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Throughout the COVID-19 pandemic, people adjusted to new and confining conditions. While people doing remote work relied on Zoom meetings, the real estate sector similarly adopted remote technology for priorly in-person tasks like home tours.
While virtual tours have existed in the space for a while, these remote options for touring homes became not only an option but the go-to for agents and home buyers and sellers alike.
With virtual tours, people can see and “walk through” a property across the street or around the world. These tours can be an incredible tool but are that much more useful when you know exactly what to look for before signing on the dotted line.
Understanding and seeing how a home is arranged will let you get a real feel for it. When doing a virtual tour, consider how open the space is and how the rooms are laid out to get a feel for if the space is livable and cohesive to your unique needs.
If you are looking for a space where you can host often and easily, a virtual tour will be able to show you if a home is open-concept or more closed-off. Conversely, if you are a young family, the layout and proximity of bedrooms is something you may want to place close attention to in the tour.
Sometimes an investment property boils down to numbers, and a home’s square footage is a crucial real estate metric. A three-bedroom home that’s 1,300 square feet can be comfortable. Investors can then extrapolate from there; a three-bedroom home with 1,600 square feet is even more comfortable!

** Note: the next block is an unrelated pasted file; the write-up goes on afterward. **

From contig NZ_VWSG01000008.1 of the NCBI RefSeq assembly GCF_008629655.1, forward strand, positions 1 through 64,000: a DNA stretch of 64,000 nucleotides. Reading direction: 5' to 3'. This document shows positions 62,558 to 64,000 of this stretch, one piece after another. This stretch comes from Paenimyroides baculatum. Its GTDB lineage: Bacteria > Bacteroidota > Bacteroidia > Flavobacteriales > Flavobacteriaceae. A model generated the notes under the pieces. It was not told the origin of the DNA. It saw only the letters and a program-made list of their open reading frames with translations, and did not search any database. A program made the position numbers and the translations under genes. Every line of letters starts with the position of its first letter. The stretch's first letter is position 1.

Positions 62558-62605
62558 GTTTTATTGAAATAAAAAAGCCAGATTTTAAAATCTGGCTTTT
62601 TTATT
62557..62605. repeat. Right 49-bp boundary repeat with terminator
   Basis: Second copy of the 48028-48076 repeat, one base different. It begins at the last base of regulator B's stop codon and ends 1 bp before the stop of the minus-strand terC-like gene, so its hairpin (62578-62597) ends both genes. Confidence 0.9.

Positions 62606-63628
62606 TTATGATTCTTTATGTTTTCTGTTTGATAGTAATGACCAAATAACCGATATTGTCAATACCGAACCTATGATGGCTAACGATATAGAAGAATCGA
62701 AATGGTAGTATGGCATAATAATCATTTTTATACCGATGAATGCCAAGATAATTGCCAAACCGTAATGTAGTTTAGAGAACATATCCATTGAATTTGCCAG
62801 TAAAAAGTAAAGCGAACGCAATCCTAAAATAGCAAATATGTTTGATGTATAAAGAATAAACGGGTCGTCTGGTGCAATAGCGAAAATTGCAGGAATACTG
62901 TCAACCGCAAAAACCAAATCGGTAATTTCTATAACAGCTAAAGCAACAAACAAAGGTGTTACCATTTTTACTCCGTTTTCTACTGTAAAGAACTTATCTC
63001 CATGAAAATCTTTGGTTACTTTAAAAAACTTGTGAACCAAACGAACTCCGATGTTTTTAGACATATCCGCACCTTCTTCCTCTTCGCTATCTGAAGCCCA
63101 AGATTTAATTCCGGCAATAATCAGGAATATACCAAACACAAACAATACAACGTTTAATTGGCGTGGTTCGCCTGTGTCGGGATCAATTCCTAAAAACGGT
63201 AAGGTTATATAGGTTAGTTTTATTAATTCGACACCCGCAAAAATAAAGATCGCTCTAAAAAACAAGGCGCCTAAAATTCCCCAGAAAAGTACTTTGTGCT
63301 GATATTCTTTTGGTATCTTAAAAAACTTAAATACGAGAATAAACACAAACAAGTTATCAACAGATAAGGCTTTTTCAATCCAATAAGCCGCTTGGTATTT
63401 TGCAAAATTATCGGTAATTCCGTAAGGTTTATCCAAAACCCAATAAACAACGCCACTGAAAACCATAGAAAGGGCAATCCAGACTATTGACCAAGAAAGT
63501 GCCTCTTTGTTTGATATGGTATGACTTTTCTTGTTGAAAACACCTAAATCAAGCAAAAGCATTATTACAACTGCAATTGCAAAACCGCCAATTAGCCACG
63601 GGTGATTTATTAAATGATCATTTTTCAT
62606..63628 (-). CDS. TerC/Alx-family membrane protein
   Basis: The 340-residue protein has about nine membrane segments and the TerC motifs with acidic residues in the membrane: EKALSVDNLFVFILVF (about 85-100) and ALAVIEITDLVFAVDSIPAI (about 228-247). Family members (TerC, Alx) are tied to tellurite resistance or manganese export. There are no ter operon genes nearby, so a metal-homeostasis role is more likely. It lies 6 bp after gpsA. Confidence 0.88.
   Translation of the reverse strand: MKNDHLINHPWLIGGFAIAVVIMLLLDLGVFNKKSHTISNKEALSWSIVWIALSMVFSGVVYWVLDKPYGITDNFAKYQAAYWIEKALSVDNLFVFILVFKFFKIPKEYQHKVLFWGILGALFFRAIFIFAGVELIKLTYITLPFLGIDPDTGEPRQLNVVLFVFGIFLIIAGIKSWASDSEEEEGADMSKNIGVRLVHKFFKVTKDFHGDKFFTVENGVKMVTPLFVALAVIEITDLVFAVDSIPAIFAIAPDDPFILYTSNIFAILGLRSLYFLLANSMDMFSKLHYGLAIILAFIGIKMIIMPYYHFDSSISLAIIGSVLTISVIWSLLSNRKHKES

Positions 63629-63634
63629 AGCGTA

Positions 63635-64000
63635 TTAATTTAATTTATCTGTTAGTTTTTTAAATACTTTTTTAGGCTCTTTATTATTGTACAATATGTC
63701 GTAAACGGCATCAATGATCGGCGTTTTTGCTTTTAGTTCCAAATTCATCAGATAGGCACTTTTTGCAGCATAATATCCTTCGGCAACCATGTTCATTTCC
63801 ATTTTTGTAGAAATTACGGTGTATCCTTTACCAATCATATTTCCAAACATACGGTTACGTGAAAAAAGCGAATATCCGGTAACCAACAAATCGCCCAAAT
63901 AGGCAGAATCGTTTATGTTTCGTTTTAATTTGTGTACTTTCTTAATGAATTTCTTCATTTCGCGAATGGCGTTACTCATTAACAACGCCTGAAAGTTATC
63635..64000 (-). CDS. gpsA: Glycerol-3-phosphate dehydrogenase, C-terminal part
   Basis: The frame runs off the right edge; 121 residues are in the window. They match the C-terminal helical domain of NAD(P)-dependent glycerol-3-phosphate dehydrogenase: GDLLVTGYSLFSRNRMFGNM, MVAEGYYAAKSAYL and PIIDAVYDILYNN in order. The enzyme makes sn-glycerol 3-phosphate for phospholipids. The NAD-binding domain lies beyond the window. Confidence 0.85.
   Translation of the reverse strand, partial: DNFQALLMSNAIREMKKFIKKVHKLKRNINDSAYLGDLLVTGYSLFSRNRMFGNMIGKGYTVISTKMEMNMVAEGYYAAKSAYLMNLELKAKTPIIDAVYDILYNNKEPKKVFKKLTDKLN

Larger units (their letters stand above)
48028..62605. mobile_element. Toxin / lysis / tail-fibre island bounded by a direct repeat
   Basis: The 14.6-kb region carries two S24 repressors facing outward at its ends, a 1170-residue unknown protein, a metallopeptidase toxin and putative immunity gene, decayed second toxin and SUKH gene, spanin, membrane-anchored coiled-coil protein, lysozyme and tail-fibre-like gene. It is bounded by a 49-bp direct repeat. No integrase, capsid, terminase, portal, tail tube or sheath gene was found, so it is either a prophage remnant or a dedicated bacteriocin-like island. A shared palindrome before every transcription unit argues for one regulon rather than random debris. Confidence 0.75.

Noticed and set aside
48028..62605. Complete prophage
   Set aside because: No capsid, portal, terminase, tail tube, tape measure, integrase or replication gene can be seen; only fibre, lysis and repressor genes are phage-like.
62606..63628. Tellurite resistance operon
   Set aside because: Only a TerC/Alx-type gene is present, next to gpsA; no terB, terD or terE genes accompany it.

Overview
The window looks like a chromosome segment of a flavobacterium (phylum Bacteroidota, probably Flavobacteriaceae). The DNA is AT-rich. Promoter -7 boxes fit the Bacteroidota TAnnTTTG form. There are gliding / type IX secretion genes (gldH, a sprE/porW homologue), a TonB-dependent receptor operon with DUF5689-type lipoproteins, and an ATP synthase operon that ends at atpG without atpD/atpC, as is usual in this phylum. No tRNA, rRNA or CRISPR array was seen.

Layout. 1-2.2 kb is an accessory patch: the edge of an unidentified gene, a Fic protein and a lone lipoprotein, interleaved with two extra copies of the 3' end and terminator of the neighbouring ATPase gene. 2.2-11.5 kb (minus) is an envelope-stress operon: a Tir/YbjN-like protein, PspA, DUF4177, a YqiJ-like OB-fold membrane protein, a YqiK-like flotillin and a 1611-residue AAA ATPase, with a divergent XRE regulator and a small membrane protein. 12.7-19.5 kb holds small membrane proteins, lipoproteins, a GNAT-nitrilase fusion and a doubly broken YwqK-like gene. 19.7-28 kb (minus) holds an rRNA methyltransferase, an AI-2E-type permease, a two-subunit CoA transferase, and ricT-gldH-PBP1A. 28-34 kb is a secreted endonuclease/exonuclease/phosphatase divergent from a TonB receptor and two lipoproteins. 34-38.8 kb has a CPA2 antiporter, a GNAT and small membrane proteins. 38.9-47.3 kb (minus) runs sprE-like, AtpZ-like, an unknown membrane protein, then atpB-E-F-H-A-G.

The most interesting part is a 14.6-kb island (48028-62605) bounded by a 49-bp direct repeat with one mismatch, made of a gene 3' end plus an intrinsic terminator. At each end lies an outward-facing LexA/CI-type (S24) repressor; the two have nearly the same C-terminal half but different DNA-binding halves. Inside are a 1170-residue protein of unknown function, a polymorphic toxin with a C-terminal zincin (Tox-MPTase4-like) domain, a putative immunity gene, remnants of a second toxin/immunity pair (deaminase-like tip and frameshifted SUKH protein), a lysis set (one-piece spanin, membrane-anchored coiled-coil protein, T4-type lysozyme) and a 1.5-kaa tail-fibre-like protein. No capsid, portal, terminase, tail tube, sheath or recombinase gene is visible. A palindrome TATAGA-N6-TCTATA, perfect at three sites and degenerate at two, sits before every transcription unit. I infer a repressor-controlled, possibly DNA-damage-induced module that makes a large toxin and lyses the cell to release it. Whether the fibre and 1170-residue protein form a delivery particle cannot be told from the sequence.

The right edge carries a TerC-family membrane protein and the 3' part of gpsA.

Virtual tours complement vital data like square footage. For one, real estate leader Regan McGee, whose consumer-centric digital real estate platform Nobul simplifies transactions for buyers and sellers, has expressed high hopes for virtual tours.
As McGee said in an interview, “since the start of the pandemic, there has been a huge rise in sight-unseen real estate sales, signaling a huge shift in how people buy and sell property. I’m especially excited about how VR can bring in the visual tour aspect to pre-construction sales.”
Nobul has already helped homebuyers in Canada, and the US save millions, even in the years before the pandemic. Digital tools that let investors visualize what the data merely suggests are here to stay after being newly adopted, and they’re only going to improve.
The famous real estate axiom “location, location, location!” speaks to a home’s most important quality for residents and investors. If a home needs some work or a fresh coat of paint, it may still be a wondrous purchase if it’s near a high-demand location.
Digital tools allow investors to scope out the area where a home is located, not just the property itself. Many people looking to be less car-dependent want to live within a fifteen-minute walk of the things they need. Investors can draw a line from the property to where a pedestrian would arrive after fifteen minutes of walking, then trace a circle.
Sitting comfortably at home, they can view the space within this circle to see what a resident would see walking through their neighbourhood.
Investors need to make a complicated and important decision that involves more than the above considerations. But digital tools like virtual tours have already changed the real estate investment game for good, and there’s no going back.